Bank Guarantees and the responsibility of the developer in the world of Overseas Property – Part Two, Cyprus
Posted by jamesdearsley on December 16, 2009
I have had a lot of positive response regarding the last blog I wrote about Bank Guarantees in Spain. It is a really contentious issue and one that is not often discussed. I felt the really interesting bit of information was that in the past it was in the interest of the client not to have a bank guarantee in the past – I thought this was a slight contradiction until I realised that the guarantee was on the money submitted and not on the paper value of the house – the developer was quite happy to hand back the money if the property was delayed as they could still sell the properties easily and this time get far more money for them! The markets have changed however and prices are not rising as quickly as before but the need for security has increased rapidly. Now it is Cyprus’ turn to be reviewed and this is a quite different market to that of Spain…….
The reason for the difference in market is the issue of Title Deeds. Title deeds are usually issued immediately upon the purchase of a property and therefore you have the paper proof that you own the property. However, in Cyprus, this can take between five to seven years (yes, really) and this is accepted as normal in this market place and something that shouldn’t be a concern for people. It is simply due to the fact that the Building Authority checks that the development in question is in accordance with the planning and building permit and yes, it really does take that long…..
It is so common that the Contract of Sale (issued for both developer and buyer to sign in the initial stages) usually contains a clause that states the buyers can sell the property without the title deeds in place. As this is such a normal process in Cyprus, this usually appeases people and they continue to sign the contract and move along with the transaction. I have to say, from personal experience, we haven’t seen any problems with this method but it is still open to a few problems that people should safeguard themselves against, especially in the current market.
In Cyprus there are no legal stipulations about who should pay for a bank guarantee as there are in Spain (the developer) but usually and quite strangely it depends on where the developer is based as to whether they contribute towards a bank guarantee. Essentially the issuing of the title deeds cannot be influenced by the developer and so they are hesitant to risk their sale on a bank guarantee that states “if the client cannot get their title deeds in x amount of time then they can get their money back”.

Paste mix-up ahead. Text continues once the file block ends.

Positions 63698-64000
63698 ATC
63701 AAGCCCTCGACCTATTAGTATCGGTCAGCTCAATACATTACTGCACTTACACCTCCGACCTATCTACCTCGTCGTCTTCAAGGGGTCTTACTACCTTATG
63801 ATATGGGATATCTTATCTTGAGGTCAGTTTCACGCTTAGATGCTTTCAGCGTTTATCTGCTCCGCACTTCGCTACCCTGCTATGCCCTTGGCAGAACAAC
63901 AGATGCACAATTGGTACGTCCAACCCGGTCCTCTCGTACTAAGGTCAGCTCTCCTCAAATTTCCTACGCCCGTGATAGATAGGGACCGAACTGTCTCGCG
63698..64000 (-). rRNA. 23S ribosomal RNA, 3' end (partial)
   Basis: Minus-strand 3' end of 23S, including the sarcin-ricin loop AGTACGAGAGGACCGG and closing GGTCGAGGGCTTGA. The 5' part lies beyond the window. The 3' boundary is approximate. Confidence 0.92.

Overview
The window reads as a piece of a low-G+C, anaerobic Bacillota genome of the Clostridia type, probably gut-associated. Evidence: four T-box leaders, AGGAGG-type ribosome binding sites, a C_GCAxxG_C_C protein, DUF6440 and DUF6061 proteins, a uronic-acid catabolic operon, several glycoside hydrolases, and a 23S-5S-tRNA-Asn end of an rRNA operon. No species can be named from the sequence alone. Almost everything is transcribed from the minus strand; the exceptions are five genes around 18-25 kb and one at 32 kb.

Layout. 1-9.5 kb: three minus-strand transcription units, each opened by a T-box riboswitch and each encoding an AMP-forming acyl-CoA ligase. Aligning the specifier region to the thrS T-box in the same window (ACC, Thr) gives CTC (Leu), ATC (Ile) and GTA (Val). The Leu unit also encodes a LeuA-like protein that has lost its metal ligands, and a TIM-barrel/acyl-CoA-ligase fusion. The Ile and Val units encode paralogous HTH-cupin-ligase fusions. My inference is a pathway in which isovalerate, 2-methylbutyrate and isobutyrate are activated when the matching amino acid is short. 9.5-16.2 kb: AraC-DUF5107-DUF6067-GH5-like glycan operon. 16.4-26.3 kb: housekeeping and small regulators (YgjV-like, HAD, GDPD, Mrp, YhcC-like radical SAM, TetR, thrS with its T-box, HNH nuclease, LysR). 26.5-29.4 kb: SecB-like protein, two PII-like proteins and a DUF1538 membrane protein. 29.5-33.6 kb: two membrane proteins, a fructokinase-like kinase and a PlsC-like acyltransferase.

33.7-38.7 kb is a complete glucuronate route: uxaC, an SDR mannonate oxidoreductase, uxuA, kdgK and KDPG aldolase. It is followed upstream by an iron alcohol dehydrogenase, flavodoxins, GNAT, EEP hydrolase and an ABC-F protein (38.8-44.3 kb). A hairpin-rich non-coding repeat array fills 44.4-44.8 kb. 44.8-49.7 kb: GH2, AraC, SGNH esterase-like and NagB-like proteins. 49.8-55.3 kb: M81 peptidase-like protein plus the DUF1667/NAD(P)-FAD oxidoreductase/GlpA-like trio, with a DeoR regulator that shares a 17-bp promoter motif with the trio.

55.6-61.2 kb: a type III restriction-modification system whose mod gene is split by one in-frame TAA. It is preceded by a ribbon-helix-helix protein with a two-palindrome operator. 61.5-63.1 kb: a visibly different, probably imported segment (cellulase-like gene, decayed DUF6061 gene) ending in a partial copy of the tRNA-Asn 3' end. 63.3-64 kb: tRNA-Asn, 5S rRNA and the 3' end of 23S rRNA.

In areas like Nicosia you can usually get your title deeds within a couple of years whereas in towns and cities further away you can be up to 10 years before you get your hands on the title deeds. Because Nicosia developers know that title deeds will be issued after two years they state they will pay for a bank guarantee if this situation occurs if the process takes longer (this is unlikely to occur and so their financial risk is minimal).
Usually the client will be the one who pays for these guarantees. The cost is approximately 1.8% of the money secured, per year. As you can see, it is not cheap and hence the reason why developers are not keen to back the guarantee if they cannot guarantee delivery of the deeds. There is also a bigger issue that I haven’t discussed yet. The money is held in a secure account by the bank that they cannot gain access to either until the stipulations in the bank guarantees, i.e. deeds issued. Obviously developers will not be keen to issue them and therefore it isn’t publicised widely.
In conclusion, developers are not keen due to their exposure to third party delays but also because money is tied up and therefore their cash flow becomes difficult. From the clients perspective, bank guarantees are a definate factor to consider but one that is quite a financial drain if the matter continues for some time.